NSA leaker Edward Snowden charged with espionage; extradition sought


Federal prosecutors filed a sealed criminal complaint against Snowden, a former National Security Agency contractor accused of leaking classified information exposing a controversial electronic surveillance program in the United States.

Espionage and theft of government property charges have been filed. The filing also seeks Snowden's extradition from Hong Kong, where Snowden is believed to be located.

Federal authorities unsealed part of the complaint as a result of media reports Friday. The charges are formally listed as theft of government property; unauthorized communication of national defense information; and willful communication of classified communications intelligence information to an unauthorized person.

The criminal complaint was filed in the United States District Court for the Eastern District of Virginia. Further details remained under seal Friday afternoon. The charges were filed on June 14.

Snowden, a 29-year-old former contractor with Booz Allen Hamilton, is believed to be hiding in Hong Kong after leaking to The Guardian that the U.S. government had collected phone records of millions of Verizon customers. He also gave information to the Washington Post.

The U.S. and Hong Kong have an extradition treaty, but China could refuse to hand over Snowden if they believe the request is politically motivated.

"If they want to get you, they will get you in time," said Snowden this month in an interview. "That's a fear I will live under for the rest of my life, however long that happens to be.

"I have had many opportunities to flee [Hong Kong], but I would rather stay and fight the US government in the courts, because I have faith in [Hong Kong's] rule of law," said Snowden earlier this month.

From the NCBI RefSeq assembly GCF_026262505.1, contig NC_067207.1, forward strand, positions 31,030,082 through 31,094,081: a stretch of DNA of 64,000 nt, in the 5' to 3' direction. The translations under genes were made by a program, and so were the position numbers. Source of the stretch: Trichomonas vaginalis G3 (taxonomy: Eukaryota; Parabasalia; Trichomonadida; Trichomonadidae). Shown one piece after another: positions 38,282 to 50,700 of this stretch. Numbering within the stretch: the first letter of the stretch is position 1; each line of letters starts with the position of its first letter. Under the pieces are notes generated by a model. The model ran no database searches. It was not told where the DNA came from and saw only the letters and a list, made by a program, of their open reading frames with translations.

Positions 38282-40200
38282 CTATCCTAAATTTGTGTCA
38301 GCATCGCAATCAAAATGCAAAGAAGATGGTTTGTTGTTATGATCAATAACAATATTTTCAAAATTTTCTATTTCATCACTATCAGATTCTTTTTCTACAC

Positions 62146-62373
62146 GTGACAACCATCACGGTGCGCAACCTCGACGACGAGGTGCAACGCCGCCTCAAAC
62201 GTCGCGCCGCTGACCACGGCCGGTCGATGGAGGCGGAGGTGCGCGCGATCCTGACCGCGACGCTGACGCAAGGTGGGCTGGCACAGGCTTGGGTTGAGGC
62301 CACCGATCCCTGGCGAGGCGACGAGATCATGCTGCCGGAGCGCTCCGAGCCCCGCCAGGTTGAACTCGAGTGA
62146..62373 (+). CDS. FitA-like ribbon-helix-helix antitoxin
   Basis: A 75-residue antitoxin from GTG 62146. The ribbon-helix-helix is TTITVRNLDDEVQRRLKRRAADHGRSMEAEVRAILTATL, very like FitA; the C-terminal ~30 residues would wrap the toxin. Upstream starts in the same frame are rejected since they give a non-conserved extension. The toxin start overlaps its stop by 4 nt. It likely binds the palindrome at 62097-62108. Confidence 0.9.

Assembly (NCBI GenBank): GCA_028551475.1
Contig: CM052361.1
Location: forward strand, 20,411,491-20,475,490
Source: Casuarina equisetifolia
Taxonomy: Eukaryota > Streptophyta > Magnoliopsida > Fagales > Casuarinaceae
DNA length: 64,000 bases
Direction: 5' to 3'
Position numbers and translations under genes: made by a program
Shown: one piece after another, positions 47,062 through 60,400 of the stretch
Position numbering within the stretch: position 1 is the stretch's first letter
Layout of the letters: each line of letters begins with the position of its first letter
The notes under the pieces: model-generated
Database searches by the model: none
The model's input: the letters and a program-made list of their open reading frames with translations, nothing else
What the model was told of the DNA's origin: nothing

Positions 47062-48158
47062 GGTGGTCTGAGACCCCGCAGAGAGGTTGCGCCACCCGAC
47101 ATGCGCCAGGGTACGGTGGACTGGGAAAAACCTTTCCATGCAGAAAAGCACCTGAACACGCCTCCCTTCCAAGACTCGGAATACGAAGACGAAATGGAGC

Government contractor Booz Allen Hamilton says it fired Snowden, an employee of the firm for less than three months, for violating the company's code of ethics.

Snowden dropped out of high school and joined the Army, but failed in his attempt to become a Special Forces soldier. He got a job as an NSA security guard, followed by a leap to a CIA job in Switzerland. He then spent four years as a contractor, working with computers at the NSA in Japan, Washington and Hawaii, where he disappeared from his job early last month, claiming medical leave for epilepsy. He "blew the whistle" on what he calls the abuses of the privacy rights of Americans.

Surveillance programs foiled more than 50 terrorist plots worldwide since the Sept. 11, 2001, attacks, the director of the National Security Agency said this week.

In addition to the surveillance program revelations, according to a report in the Guardian, British agency GCHQ repeatedly hacked into diplomats' phones and emails when the U.K. hosted the 2009 G-20 summit in London.

The Guardian cites several internal government documents provided by Snowden as the basis for these new allegations. The documents also reportedly show that the NSA tried to eavesdrop on Russian leader Dmitry Medvedev as he telephoned back to Moscow via satellite. The NSA is the GCHQ sister organization in the U.S.

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